The next step in this process is to serve the complaint on the other party. Dixon Law has several process servers that will ensure this step takes place. The process server will generally show up at the home or, if the other party is ducking service, will even show up and serve the other party at their place of business. The process server will then provide documentation that the other party has been served and Dixon Law will file that notice of service with the court. After the other party has been served, they will typically have thirty (30) days to respond to that complaint (unless discovery has also been filed with the complaint, then they will generally have forty-five (45) days to respond).


Once pleadings have been filed, the next steps are to initiate discovery. There are many avenues of the discovery process, but typically this will include: request for admissions, interrogatories, requests for production of documents and, on many occasions, depositions. Request for admissions are questions in which the appropriate party request the other to “admit or deny” certain questions asked. For example, “admit or deny that you have used illegal substances in front of the minor child.” The answering party will then have no choice but to either admit or deny the question. If the responding party fails to answer the questions within the allotted period of time, the questions will be deemed “admitted” under Alabama Law.

Interrogatories, usually limited to forty (40) questions in Alabama (one can ask for leave of court to ask more than forty (40) if necessary) are used to inquire about pivotal information that can be used to build your case! Typically these questions can range from income, environment, parenting tactics, criminal history, substance abuse and much more.

Request for production of documents is also a useful tool in the discovery process. This is where parties ask for documents such as W2's or other income information, emails, school information, witness list and basically any other documents that could be relevant and useful in a trial situation.

Lastly, depositions are also a useful tool. This is when the attorneys schedule a time to depose an individual pertinent to the case, usually in the office of one of the attorneys. In Alabama, the time limit to depose an individual is usually capped at seven (7) hours. What happens here is that the individual being deposed swears, under oath, that he or she will truthfully answer all questions to the best of his or her ability; this is done in the presence of a court reporter whose job is to document and record all the questions and answers. The court reporter will then provide the transcripts to both attorneys for trial. This can be important because, if the party that was deposed answers a question in trial that was inconsistent with the answer in a deposition, this can be offered to show that person lacks credibility. Usually, no matter the question, the party being deposed must answer and then the judge will determine the admissibility of those answers. If the question could further lead to relevant discovery, those questions are permissible. Depositions are a good way to discover a vast amount of information in a short period of time. Depositions are also a great way to put the other party in the proverbial “hot seat.”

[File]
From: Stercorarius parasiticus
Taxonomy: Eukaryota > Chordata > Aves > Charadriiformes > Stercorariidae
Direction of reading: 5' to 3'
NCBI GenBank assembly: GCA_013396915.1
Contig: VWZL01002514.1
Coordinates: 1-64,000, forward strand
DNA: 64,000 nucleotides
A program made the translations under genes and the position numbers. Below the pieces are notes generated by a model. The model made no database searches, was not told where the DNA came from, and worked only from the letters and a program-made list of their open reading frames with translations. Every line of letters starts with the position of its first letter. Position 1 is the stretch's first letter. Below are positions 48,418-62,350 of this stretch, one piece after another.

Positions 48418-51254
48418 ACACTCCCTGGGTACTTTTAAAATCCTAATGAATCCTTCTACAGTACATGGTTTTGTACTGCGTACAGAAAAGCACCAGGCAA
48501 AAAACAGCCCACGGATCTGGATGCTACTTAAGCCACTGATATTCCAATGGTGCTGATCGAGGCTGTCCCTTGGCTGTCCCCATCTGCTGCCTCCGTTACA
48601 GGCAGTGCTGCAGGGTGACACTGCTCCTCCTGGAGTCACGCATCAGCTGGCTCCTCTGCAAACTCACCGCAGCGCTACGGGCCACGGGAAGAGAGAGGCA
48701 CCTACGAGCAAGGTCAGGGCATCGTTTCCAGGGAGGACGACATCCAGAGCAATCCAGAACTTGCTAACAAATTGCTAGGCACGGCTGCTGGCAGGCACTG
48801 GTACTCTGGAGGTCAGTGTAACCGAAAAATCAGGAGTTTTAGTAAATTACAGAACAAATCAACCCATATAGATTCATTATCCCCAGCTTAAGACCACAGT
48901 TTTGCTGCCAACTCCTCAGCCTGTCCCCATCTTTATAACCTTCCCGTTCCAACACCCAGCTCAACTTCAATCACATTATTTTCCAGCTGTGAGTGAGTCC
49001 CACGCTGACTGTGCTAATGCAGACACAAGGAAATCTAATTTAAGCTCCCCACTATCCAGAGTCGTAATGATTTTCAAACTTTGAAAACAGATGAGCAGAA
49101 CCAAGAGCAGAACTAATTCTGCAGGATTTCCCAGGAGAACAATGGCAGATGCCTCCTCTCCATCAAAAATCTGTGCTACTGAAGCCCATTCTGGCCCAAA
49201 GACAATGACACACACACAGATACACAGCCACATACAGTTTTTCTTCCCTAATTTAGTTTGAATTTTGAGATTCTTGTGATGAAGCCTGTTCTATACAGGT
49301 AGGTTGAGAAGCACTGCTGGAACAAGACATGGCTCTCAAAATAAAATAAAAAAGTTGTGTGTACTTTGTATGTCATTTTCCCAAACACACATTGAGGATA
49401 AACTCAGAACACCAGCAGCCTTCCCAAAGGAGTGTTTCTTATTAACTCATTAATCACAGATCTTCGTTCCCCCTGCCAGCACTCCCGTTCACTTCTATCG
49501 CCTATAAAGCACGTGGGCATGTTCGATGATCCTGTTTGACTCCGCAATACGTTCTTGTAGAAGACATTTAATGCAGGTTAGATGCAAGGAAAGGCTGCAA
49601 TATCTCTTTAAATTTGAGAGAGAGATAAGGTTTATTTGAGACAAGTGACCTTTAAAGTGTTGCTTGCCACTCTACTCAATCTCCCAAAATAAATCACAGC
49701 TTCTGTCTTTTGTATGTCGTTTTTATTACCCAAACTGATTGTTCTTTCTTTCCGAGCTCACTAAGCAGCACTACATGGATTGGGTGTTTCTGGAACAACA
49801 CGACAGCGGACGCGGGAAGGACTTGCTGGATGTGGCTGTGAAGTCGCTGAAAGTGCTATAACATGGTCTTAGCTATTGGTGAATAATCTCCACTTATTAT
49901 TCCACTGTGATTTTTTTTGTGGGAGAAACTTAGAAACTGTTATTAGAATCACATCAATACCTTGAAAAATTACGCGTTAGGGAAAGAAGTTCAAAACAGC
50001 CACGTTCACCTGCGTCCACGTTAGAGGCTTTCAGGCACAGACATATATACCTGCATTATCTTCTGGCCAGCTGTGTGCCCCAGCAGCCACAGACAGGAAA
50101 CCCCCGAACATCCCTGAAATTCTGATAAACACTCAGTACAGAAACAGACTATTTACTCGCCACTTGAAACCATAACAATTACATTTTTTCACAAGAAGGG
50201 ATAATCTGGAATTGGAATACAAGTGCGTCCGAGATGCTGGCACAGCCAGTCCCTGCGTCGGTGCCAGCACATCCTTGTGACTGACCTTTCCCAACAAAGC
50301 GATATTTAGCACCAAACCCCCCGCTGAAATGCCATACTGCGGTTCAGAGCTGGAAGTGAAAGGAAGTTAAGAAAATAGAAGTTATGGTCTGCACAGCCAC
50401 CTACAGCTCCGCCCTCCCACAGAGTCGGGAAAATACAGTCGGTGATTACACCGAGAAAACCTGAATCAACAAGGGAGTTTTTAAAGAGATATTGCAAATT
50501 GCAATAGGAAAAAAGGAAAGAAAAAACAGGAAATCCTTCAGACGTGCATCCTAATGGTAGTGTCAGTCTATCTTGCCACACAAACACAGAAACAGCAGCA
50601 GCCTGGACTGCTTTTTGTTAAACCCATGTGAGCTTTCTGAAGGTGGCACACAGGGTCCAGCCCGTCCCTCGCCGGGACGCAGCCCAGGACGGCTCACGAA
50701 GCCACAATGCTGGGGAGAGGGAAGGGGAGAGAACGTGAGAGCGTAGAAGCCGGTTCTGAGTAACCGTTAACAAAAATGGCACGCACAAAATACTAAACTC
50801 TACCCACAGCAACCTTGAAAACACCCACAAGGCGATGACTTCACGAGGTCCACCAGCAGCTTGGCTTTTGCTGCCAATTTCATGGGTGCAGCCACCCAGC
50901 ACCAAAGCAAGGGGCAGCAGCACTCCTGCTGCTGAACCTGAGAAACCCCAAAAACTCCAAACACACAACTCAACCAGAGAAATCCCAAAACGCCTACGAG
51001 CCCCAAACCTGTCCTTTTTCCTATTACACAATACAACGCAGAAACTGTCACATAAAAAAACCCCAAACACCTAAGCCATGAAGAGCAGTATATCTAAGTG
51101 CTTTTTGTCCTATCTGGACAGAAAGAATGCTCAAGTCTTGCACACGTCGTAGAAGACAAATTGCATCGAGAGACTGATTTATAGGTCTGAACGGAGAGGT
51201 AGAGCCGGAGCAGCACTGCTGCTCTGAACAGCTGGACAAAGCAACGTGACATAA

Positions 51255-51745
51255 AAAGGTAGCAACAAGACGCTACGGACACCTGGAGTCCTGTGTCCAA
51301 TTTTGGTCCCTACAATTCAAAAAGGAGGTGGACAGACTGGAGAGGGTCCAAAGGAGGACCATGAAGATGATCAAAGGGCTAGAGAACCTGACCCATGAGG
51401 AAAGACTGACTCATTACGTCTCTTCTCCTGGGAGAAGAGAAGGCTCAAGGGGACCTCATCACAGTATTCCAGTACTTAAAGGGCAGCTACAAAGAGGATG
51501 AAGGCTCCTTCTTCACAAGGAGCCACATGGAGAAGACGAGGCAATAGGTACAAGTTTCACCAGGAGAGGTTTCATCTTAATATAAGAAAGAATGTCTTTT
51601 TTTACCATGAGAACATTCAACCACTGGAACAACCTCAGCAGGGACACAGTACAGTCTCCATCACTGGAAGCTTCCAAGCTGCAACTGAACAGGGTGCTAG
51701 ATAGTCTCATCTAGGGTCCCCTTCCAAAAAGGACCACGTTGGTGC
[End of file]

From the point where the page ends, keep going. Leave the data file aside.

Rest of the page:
Mediation and Trial:

After discovery is completed from both sides, some judges in Alabama require or suggest mediation. Mediation is where all parties, and their lawyers, sit down to attempt to resolve the case. However, usually custody battles can get quite ugly and rarely does the non-modifying party want to agree to modify custody. Therefore, many custody modification cases end up going to trial.


The final step of the process is finally here. This is where arguments, testimony from witnesses and vigorous cross-examination are necessary to achieve favorable results. Dixon Law uses proven cross-examination tactics, experts, private investigators and much more to strive for the best results possible. The judge will then determine whether the McLendon standard has been met. If so, get your child's room ready, because they're coming home with you!  Dixon Law has handled hundreds of custody cases and will fight tooth and nail for you! Call an experienced family law attorney today at 205-616-8896.